TYLER MATHISEN, NIGHTLY BUSINESS REPORT ANCHOR: Biggest drug merger ever. Pfizer (NYSE:PFE) and Allergan (NYSE:AGN) are combining in a $160 billion deal, handing Pfizer (NYSE:PFE) a new address and a lot of controversy.
SUE HERERA, NIGHTLY BUSINESS REPORT ANCHOR: Deals and buybacks. Is financial engineering taking the place of real growth at some of America’s biggest companies?
MATHISEN: And, deep freeze. Will higher mortgage rates and less supply send a chill through the housing market this winter?
All that and more tonight on NIGHTLY BUSINESS REPORT for Monday, November 23rd.
HERERA: Good evening, everyone, and welcome.
Pfizer (NYSE:PFE) and Allergan (NYSE:AGN) have made it official. The two drug companies are merging in the largest pharmaceutical deal ever. The price tag is $160 billion, the second largest tie-up of all time according to Dialogic (NASDAQ:DLGC). It is also the biggest to involve a controversial tax strategy called an inversion. In this case, the deal would move Pfizer (NYSE:PFE) to Ireland, allowing it to slash its federal corporate tax bill. The news today sent shares of both companies lower.
Meg Tirrell reports on the biggest takeover in the health care industry.
MEG TIRRELL, NIGHTLY BUSINESS REPORT CORRESPONDENT: The Pfizer (NYSE:PFE)/Allergan (NYSE:AGN) deal combines the makers of the popular drugs Lipitor, Lyrica, and Viagra with the maker of Botox. The new company is expected to have more than $70 billion in annual sales in 2017 and more than 100 programs in the mid to late stages of development.
IAN READ, PFIZER CEO: I’m excited about it. It takes our two businesses, our established business and our innovative pharmaceutical. It gives it greater growth. It gives it broader portfolio. It’s a really strategic deal from that point of view.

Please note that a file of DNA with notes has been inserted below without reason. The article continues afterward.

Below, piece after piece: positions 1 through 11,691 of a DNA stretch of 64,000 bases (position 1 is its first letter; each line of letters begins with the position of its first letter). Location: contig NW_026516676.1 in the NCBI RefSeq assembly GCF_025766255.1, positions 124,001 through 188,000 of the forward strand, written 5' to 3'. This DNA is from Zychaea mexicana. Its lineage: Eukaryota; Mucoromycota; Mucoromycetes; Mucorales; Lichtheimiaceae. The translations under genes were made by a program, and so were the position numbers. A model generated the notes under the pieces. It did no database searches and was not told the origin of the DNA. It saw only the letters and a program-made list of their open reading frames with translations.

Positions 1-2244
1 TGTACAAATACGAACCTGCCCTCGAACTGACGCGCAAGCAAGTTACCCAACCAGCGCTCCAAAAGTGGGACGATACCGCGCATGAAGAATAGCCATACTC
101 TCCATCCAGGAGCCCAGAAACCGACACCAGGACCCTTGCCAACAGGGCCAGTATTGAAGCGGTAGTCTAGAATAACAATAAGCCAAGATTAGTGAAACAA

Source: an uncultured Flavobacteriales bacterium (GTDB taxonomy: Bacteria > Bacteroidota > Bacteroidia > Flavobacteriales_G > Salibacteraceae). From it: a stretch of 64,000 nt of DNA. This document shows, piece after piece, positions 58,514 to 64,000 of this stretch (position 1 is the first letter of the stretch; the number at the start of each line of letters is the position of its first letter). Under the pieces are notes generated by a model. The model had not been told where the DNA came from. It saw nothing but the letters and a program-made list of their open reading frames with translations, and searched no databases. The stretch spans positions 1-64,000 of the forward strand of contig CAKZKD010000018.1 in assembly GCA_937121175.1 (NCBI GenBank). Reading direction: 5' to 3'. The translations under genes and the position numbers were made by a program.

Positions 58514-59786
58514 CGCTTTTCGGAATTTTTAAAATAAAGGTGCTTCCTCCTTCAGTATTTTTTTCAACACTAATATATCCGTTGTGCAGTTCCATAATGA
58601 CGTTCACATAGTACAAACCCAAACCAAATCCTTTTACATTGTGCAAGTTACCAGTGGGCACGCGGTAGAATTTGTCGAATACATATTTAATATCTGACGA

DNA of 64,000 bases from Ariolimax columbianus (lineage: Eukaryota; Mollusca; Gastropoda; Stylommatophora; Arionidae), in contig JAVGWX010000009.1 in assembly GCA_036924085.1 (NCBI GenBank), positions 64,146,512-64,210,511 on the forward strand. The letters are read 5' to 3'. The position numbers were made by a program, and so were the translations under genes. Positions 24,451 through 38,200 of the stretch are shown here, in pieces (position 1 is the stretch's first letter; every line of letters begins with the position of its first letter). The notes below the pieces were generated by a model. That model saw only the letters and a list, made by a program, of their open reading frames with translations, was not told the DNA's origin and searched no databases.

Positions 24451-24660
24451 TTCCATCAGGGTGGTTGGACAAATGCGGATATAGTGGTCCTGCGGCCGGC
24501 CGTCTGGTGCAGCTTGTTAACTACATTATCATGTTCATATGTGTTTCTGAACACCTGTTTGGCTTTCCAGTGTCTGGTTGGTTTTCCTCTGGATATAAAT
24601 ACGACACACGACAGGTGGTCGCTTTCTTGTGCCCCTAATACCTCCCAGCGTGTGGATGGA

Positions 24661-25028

TIRELL: The deal will also see the world’s largest drug maker moving out of the United States as Pfizer (NYSE:PFE) Inc. becomes Pfizer (NYSE:PFE) PLC, incorporating in Allergan’s home base of Ireland and acquiring a lower corporate tax rate.
The move is bound to draw political scrutiny. Pfizer (NYSE:PFE) CEO Ian Read said the deal was driven by more than tax reasons.
READ: There are benefits from tax. Now, if there were benefits and tax weren’t there, you know, I would still try and do the deal but I suspect the price would be different.
TIRRELL: The deal’s price of about $363 per Allergan (NYSE:AGN) share based on Friday’s Pfizer (NYSE:PFE) closing price may have fallen short of shareholders’ expectations. Analysts say they may have been expecting up to $390 a share.
Allergan (NYSE:AGN) CEO Brent Saunders who will join the new company as president and chief operating officer disagreed the price was insufficient.
BRENT SAUNDERS, ALLERGAN CEO: What you get is a pro forma ownership of 44 percent of the fourth largest company by market cap in the world. You get access to 100 new markets. You get access to a deeper pipeline. You get access to $25 billion in free cash flow. And you get access into a dividend for shareholders.
So, when you put that all together, the value creation for Allergan (NYSE:AGN) shareholders is immense.
TIRRELL: With Allergan (NYSE:AGN), Pfizer (NYSE:PFE) gets a slate of products spanning aesthetics and dermatology, neuroscience and eye care. Allergan’s flagship product Botox brought in more than $600 million in the third quarter alone, and treats not just wrinkles but multiple maladies from chronic migraines to overactive bladder.
And the deal may be just the beginning of more transactions to come. Analysts say further sets Pfizer (NYSE:PFE) up for a potential split of its businesses into a newer, faster-growing product unit and one composed of older drugs that have lost patent protection.
But they also warn of political risks to the deal. Pfizer (NYSE:PFE) CEO Ian Read is already addressing the expected onslaught of political attention.
READ: We’ve been engaged for the last year and a half with leaders in the Congress. We see this deal as being very positive for the United States.